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On his first day in office, President Joe Biden halted construction of a new wall on the U.S. border with Mexico, ending the signature project of outgoing President Donald Trump.
During Trump’s presidency, 458 miles of “border wall system” were built, according to numbers provided by U.S. Customs and Border Protection to U.S. News. The steel barriers include sensors, lights, cameras and parallel roads in some places, U.S. News reported in February.
Six U.S. Senate Republicans, including Sens. Joni Ernst and Chuck Grassley of Iowa, now have proposed the BUILD IT Act, which would turn over unused border wall materials to southern states who want to continue building the wall.
As justification for the bill, Ernst tweeted May 24:
“American taxpayers are paying $3 million per day for contractors to guard unused Southern border wall materials.”
She added in a May 24 news release: “Let’s put the materials for the wall that American taxpayers are still paying for to use, and let’s build it!”
For sourcing on this claim, Ernst’s staff pointed to a July 21, 2021, report by Republicans on the U.S. Senate Subcommittee on Government Operations and Border Management within the Committee on Homeland Security and Government Affairs.
“The Biden Administration is paying contractors at least $3 million per day to guard steel, concrete, and other materials in the desert,” the report states. That number was down from $6 million per day “in total daily costs” after construction was ended at seven building sites, according to the report.
The Republicans on the subcommittee say they learned this information “through interviews and written communication with DOD (Department of Defense) officials.”
The Fact Checker wrote to the Defense Department to see what officials there had to say about the claim.
“When the DoD-funded border barrier program was initially suspended in January 2021, suspension cost impacts ranged from $3-4 million per day,” the press office wrote back in an email Wednesday. “These included cost impacts for the contracted workforce, equipment and materials.”
However, “these costs have declined over time as contractors complied with the subsequent termination for convenience direction. Contractors have returned equipment, terminated subcontractor arrangements and laid off staff.”
The Department of Defense, through the Army Corps of Engineers, now “is spending approximately $88k per day to cover contract costs related to the termination of border barrier construction,” the press office wrote.
“These funds are used primarily to secure construction sites. There are a total of 18 sites along the southwest border that have excess border barrier construction material. Ten of those sites are on Federal land with the remaining eight sites on private land. The temporary lease of the private land is included in the $88k per day.”
The Defense Department is disposing of border wall materials through the Defense Logistics Agency, just as it would with other surplus goods, the press office said.
The federal government already has turned over about $6 million in unused border wall materials to the state of Texas for its state-sponsored wall. Texas applied for and received 1,700 wall panels declared surplus, the Texas Tribune reported in February.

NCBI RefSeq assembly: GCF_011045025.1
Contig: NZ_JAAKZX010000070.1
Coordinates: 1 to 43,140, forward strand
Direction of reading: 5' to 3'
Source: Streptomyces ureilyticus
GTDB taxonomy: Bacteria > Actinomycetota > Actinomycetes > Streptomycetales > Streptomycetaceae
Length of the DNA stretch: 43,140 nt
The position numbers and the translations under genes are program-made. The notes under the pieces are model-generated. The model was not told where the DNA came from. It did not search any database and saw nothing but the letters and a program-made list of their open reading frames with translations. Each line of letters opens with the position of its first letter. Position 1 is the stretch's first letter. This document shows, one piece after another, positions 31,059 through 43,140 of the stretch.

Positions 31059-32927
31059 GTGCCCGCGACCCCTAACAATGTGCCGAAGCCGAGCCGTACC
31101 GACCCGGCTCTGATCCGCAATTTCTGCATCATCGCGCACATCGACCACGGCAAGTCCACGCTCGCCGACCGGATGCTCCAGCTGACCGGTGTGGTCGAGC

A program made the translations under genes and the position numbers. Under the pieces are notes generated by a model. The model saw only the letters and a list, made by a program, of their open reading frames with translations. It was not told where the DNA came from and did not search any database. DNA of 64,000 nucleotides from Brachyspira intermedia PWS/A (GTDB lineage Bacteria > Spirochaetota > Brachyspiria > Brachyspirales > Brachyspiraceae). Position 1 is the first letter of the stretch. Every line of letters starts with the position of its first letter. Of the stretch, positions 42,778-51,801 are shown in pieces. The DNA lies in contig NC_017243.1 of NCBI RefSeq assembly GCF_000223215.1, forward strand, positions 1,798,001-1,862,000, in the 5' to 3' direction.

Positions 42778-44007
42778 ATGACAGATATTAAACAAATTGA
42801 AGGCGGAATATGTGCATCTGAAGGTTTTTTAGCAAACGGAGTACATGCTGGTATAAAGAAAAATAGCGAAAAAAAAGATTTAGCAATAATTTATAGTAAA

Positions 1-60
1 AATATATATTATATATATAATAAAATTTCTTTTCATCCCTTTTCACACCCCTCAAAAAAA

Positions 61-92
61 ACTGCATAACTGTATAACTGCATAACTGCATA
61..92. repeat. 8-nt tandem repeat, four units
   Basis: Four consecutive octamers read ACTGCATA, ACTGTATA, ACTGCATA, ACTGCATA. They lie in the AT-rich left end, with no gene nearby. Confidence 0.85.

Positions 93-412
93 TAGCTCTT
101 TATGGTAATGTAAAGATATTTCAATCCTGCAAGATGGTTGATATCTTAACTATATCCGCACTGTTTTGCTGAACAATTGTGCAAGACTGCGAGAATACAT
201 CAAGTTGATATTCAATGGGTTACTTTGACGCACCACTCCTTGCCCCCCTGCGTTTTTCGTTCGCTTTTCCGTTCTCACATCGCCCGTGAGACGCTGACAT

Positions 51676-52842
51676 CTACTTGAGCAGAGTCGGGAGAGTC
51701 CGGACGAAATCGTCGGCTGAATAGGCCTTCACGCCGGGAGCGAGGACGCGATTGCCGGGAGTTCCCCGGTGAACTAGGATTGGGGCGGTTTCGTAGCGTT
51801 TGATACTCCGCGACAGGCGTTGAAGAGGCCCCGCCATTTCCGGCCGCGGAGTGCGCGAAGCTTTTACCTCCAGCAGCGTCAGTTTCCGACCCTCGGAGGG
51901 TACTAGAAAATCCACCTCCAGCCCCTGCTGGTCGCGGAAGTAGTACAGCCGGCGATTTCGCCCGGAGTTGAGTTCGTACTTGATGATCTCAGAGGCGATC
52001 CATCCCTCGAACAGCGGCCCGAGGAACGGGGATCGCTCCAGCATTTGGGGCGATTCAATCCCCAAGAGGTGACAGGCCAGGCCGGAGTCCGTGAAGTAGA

The Defense Department and the Texas Facilities Commission confirmed the 32-foot-tall steel panels had been shipped from San Diego to Texas to help build a wall on state land.
Texas applied for the materials through the federal government’s General Services Administration and, when the transfer was approved, paid $2 million to have the panels hauled to Eagle Pass, Texas, the Tribune reported. The Texas Tribune story noted Texas officials didn’t have to say how they planned to use the border wall materials if awarded.
Arizona’s state legislature also has said it plans to build a “physical border fence” on state land, Tucson.com reported in February.
Ernst relied on a year-old report when she said how much the federal government was paying to secure unused border wall materials.
The Defense Department confirmed that immediately after Biden ended border wall construction, the ongoing costs were from $3 to $4 million per day. This included winding down contracts and figuring out what to do with wall materials — not just guarding the goods.
However, it’s been nearly a year since that Republican report used the $3 million per day figure. If the Fact Checker could get an updated answer from the Defense Department in just a couple of days, Ernst could have done the same thing.
Don’t get us wrong, $88,000 per day is a lot of money. But it’s less than 3 percent of the outdated number Ernst used. And it will likely keep going down as border wall materials are offloaded.
Which gets back to the BUILD IT Act Ernst has proposed. She and other Republicans want Congress to allow the federal government to give unused steel panels and other materials to the states so they can continue to build a border wall.
Based on the $6 million in materials going to Texas through the federal surplus program, that’s already happening.
Grade: If Ernst had made this claim last summer, she’d get an A. But with updated information — which a U.S. senator could have easily gotten — the $3 million-per-day number is way off. We give her a D.
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